“No suspects have been brought to justice, even though the attacks keep occurring,” he said.

 

Kem Sokha, leader of the opposition Cambodia National Rescue Party (CNRP), is shown in a file photo. AFP

Call for reconciliation

The latest attack came as CNRP President Kem Sokha, who is facing charges of “conspiracy” stemming from his September 2017 arrest, continued to call for a political reconciliation between his party and the government as part of a “Khmer talking to Khmer” campaign, despite CPP spokesperson Sok Ey San saying that the ruling party cannot hold negotiations with him while his case is pending at court.

Last week, a top official with the CNRP told RFA Kem Sokha is trying to convince Prime Minister Hun Sen’s CPP to discuss a political solution to the country’s prolonged political stalemate and has asked other countries for help.

Kem Sokha posted a comment on Facebook Wednesday after distributing food aid to villagers impacted by the coronavirus outbreak, saying that he could not “close my eyes, be selfish and betray the will of the voters.”

“I am doing everything within my power for the sake of Khmers,” he wrote. “I am working on diplomacy and communicating with Khmer leaders in the country for the benefit of all Khmers.”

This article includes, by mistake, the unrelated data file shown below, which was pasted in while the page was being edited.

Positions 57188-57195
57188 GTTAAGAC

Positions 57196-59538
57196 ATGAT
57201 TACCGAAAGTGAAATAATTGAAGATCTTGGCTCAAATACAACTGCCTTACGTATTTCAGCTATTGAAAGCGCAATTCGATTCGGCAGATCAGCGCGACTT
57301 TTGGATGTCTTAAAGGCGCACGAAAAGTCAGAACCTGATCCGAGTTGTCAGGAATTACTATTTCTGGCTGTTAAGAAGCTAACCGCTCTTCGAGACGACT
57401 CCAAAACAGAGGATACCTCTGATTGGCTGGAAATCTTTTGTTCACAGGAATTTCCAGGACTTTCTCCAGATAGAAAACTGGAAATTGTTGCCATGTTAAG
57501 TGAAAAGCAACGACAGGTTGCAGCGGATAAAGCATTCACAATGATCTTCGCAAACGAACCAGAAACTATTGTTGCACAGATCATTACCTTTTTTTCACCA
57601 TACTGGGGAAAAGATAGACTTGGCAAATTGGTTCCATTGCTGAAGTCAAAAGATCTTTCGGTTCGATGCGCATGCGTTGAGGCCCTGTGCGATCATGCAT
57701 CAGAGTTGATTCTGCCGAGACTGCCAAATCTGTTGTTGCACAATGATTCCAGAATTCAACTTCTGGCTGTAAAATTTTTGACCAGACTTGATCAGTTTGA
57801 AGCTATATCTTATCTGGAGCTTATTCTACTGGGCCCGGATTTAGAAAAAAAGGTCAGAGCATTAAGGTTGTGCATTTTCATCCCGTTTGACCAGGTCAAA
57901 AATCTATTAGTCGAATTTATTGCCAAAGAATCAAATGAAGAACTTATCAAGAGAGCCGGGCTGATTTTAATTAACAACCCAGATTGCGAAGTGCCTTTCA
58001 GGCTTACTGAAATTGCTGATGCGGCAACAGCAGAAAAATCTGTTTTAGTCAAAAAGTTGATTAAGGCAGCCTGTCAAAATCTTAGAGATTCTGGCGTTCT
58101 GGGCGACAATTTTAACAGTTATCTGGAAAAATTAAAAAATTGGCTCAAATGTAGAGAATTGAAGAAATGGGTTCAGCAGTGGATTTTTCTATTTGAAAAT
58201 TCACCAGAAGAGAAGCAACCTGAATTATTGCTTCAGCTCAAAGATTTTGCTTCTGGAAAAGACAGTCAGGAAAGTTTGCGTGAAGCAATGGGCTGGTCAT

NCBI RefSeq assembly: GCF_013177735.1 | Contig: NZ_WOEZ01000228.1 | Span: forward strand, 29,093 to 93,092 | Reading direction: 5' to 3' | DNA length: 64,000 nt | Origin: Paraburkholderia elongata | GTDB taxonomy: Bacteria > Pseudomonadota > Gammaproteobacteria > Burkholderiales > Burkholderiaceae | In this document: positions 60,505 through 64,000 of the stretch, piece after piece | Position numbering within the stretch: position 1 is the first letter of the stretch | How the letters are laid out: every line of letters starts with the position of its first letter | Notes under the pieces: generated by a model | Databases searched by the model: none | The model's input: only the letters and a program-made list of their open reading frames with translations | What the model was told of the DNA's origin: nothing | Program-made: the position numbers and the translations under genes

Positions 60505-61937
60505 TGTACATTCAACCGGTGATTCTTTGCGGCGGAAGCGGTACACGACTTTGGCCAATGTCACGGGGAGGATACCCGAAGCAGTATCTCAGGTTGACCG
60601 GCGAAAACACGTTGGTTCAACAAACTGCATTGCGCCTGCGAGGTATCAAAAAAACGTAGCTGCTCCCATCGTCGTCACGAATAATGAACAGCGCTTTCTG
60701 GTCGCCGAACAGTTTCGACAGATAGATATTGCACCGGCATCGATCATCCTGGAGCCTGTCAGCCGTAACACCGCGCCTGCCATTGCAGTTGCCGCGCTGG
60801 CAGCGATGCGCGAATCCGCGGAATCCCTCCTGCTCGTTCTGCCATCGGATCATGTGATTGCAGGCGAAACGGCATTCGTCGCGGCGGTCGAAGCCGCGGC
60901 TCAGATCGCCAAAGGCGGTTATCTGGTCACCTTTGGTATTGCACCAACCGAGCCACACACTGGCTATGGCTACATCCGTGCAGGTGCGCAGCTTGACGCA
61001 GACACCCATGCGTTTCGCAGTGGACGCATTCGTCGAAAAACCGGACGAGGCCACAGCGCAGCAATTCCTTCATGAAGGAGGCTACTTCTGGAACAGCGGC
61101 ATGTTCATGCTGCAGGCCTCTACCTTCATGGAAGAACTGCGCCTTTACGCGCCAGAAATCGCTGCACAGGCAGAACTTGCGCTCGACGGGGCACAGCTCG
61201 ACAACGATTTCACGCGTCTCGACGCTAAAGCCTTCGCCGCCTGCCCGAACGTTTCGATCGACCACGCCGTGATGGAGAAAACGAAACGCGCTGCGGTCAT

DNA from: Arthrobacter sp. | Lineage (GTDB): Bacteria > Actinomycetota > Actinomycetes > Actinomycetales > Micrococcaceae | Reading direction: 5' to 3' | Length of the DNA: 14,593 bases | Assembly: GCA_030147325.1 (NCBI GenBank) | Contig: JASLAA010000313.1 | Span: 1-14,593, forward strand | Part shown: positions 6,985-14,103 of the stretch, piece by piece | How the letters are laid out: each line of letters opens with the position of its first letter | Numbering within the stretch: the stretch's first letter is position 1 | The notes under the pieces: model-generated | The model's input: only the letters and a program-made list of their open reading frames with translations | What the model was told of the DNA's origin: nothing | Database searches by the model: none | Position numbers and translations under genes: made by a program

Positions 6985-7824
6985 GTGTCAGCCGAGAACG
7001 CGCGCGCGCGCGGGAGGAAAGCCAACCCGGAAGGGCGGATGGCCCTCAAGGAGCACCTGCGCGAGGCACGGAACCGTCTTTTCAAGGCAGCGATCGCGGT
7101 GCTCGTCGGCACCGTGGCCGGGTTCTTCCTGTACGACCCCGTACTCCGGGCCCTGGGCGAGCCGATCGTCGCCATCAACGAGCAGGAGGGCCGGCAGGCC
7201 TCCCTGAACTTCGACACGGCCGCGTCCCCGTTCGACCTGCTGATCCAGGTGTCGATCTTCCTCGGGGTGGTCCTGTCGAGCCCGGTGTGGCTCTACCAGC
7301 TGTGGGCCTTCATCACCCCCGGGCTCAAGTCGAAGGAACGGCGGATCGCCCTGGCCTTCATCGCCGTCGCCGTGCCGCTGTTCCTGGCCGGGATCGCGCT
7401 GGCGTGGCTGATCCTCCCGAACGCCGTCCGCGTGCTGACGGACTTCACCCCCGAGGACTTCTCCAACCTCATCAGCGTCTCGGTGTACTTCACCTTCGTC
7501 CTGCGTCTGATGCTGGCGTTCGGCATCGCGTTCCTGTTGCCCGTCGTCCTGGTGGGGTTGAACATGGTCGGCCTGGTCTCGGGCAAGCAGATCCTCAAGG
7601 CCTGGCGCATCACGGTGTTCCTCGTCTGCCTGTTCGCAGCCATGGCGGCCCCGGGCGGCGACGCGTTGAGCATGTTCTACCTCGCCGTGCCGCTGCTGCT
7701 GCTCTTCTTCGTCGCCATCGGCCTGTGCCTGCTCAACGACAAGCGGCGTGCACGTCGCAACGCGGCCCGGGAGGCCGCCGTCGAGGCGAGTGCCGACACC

RFA was unable to reach the CPP’s Sok Ey San for comment Wednesday, but he said last week that the ruling party won’t negotiate with Kem Sokha because doing so would “interfere with the court.” He said that the CPP can hold talks with Kem Sokha only after the court issues a verdict on his case.

“The party was dissolved by the court,” he said at the time. “Kem Sokha is no longer a party president. The government and the ruling party can’t work with him.”

International intervention called for

Kem Sokha was put on trial beginning in January 2020 but the hearings were suspended two months later on the pretext of the coronavirus pandemic. Hun Sen has hinted that the trial may not resume for years, and may not conclude until 2024, long after the next election cycle.

In the meantime, Kem Sokha remains under judicial supervision pending the outcome of his trial and must refrain from engaging in political activities within Cambodia, though he met with the European Union’s ambassador to the Southeast Asian nation, at his residence last week.

Political analyst Em Sovannara said Kem Sokha’s comments won’t help usher in political talks because the ruling party holds all the power and won’t negotiate without international intervention.

“It is obvious that ‘Khmers needs to talk to Khmers,’ but without intervention by the international community, Cambodian politicians won’t be able to resolve their differences between themselves,” he said.

He suggested that Kem Sokha should continue his humanitarian campaign, meet with supporters, and seek more international backing, despite his ongoing ban from politics.  

Hun Sen’s crackdown has cost Cambodia its preferential trade treatment by the European Union, and drawn U.S. sanctions on some Phnom Penh officials, but the country’s ruler since 1985 has largely shrugged off these measures while deepening his ties with China.

Reported by RFA’s Khmer Service. Translated by Samean Yun. Written in English by Joshua Lipes.